Now that summer is slipping away and fall is nearing, you can expect to see an influx in critters making themselves cozy in residences. If you are a home inspector, this does not spell good news. Fortunately, you can arm yourself with education to ensure that you do not find yourself troubled by common pest concerns.
This guide will help you understand the signs and risk posed by rodents even if you are only in the home for a short period of time during inspection.
Recognizing Signs of Pest Infestation
One thing that many home inspectors fail to recognize is that cool weather sends pests indoors. Of course, the signs of infestation will depend heavily on the type of pest living inside the home. Mice are much different from raccoons in size, but you will see some similarities in habits, such as in the spreading of food around the floor.
Rodents are the most common pests that show up in the winter, and nearly one-third of Americans have experienced some sort of rodent problem. Signs of rat and mice infestation will occur most commonly in the kitchen where food is so plentiful.
First, look out for easy access points for rodents. These could include cracks and crevices or areas where caulking and other pieces of the home have been eaten through. You might also see signs of pests in vents and other openings.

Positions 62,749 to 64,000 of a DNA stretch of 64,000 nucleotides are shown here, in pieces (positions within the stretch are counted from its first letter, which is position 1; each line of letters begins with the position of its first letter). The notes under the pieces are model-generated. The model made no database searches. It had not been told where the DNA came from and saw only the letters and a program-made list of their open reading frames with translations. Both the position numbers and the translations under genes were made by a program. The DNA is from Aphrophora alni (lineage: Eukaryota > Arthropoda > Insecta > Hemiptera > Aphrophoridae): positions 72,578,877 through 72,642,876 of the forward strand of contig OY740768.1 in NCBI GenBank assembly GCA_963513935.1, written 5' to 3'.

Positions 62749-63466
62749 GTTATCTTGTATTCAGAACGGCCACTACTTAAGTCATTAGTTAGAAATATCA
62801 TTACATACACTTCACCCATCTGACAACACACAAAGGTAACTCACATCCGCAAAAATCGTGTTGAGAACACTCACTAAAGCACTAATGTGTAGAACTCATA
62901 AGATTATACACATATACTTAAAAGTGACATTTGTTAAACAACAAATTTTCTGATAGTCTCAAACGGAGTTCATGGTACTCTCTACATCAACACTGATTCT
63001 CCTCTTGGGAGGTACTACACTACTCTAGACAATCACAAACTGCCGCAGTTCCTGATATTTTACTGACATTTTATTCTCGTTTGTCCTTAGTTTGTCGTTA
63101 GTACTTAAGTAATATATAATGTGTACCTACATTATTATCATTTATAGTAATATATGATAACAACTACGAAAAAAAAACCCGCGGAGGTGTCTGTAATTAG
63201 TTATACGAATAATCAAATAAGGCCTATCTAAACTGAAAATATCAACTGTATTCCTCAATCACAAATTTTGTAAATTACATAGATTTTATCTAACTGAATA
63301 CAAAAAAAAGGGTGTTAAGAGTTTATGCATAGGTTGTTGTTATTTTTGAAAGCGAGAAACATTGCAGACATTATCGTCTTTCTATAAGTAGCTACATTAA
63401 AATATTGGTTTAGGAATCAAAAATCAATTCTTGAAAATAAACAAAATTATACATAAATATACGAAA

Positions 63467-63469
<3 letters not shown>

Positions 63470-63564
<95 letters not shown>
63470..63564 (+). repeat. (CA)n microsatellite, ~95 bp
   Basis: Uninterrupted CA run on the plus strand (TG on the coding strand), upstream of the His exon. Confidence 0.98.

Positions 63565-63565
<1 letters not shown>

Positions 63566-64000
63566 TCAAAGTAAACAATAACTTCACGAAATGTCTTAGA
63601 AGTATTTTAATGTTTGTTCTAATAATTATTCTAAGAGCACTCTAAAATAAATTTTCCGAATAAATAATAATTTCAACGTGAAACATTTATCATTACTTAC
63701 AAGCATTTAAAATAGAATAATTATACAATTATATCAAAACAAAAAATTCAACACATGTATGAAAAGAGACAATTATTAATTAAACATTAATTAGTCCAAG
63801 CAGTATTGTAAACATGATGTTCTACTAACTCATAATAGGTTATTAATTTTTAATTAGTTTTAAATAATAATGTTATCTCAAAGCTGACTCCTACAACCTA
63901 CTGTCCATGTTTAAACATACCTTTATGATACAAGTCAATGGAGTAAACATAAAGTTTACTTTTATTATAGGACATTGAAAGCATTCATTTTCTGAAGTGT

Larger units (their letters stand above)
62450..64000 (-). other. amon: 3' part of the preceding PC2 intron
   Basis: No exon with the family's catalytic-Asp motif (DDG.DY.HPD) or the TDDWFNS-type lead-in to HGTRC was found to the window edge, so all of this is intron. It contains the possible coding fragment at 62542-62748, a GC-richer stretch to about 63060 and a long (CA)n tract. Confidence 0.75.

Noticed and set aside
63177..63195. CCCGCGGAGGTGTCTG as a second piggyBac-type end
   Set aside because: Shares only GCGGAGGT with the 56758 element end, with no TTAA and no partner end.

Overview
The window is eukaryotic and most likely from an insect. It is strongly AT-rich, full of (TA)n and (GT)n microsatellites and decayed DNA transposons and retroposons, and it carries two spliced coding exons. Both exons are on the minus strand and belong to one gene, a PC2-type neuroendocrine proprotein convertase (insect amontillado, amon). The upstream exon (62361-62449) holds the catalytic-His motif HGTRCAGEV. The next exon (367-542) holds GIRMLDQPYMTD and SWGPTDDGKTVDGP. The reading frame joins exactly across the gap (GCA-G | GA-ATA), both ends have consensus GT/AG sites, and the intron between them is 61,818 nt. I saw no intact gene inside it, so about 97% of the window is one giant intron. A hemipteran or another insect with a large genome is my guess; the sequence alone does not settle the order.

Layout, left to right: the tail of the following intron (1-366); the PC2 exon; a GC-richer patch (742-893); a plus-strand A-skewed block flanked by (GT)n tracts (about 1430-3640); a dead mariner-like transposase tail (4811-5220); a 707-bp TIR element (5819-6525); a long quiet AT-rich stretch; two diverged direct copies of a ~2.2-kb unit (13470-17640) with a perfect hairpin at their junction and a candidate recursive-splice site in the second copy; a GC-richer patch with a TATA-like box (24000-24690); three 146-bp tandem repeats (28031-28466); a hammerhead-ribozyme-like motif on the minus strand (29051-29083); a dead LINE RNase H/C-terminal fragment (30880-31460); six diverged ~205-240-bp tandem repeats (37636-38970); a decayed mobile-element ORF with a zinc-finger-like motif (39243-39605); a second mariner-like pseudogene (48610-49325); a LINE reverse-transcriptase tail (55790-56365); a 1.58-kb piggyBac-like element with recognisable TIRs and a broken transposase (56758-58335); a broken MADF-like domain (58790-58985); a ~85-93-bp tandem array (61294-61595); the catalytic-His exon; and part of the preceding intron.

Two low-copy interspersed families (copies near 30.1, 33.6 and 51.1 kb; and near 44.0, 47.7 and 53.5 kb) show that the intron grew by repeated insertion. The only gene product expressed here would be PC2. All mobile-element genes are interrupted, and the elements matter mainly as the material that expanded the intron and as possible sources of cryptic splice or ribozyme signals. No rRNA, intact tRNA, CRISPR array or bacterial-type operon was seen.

Home inspectors can also look for overgrown shrubbery, which often houses large rodents like raccoons and squirrels. If you notice that shrubbery is overgrown, you might want to prepare for the chance that rodents could be living inside — especially if the house has been vacant for some time.
Finally, home inspectors should be aware of signs of nesting. Nesting could show up in the form of papers and rags that have been strategically placed for the rodent to have babies. You may also notice signs of food.
How Home Inspectors Should Prepare
There are several things home inspectors should prepare for. Pests are just one reason why it is so important for home inspectors to notice signs and dress accordingly for the inspection.
First, there is the chance you will come into contact with pest droppings on the job. Rodents can spread diseases like salmonella through the bacteria found in their feces, but there is also the risk of asthma and allergy flare-ups. For some, this is actually the best case scenario.
Hantavirus is also spread through rodent droppings. Anybody, even somebody who is healthy, can contract hantavirus. This is a serious illness that has severe consequences. For this reason, you should avoid direct contact with rodent feces at all costs. Long sleeves, long pants, gloves, and boots are helpful if you find yourself in tight spaces while inspecting a home.
Second, you may actually find yourself face-to-face with a raccoon, squirrel, or another dangerous critter. Long sleeves will come in handy here as well, but your best plan of action is to listen closely for the sound of rodents and make a clear escape plan just in case things go awry.
Finally, take note that rodents can actually influence the integrity of certain structures in the home because they may chew through different pieces. Take note of creaky steps and potential weak spots in the flooring to avoid injury.
Education is always a beneficial tool when you are fighting rodents and other home inspection concerns. Get a demo now to learn more about your educational options.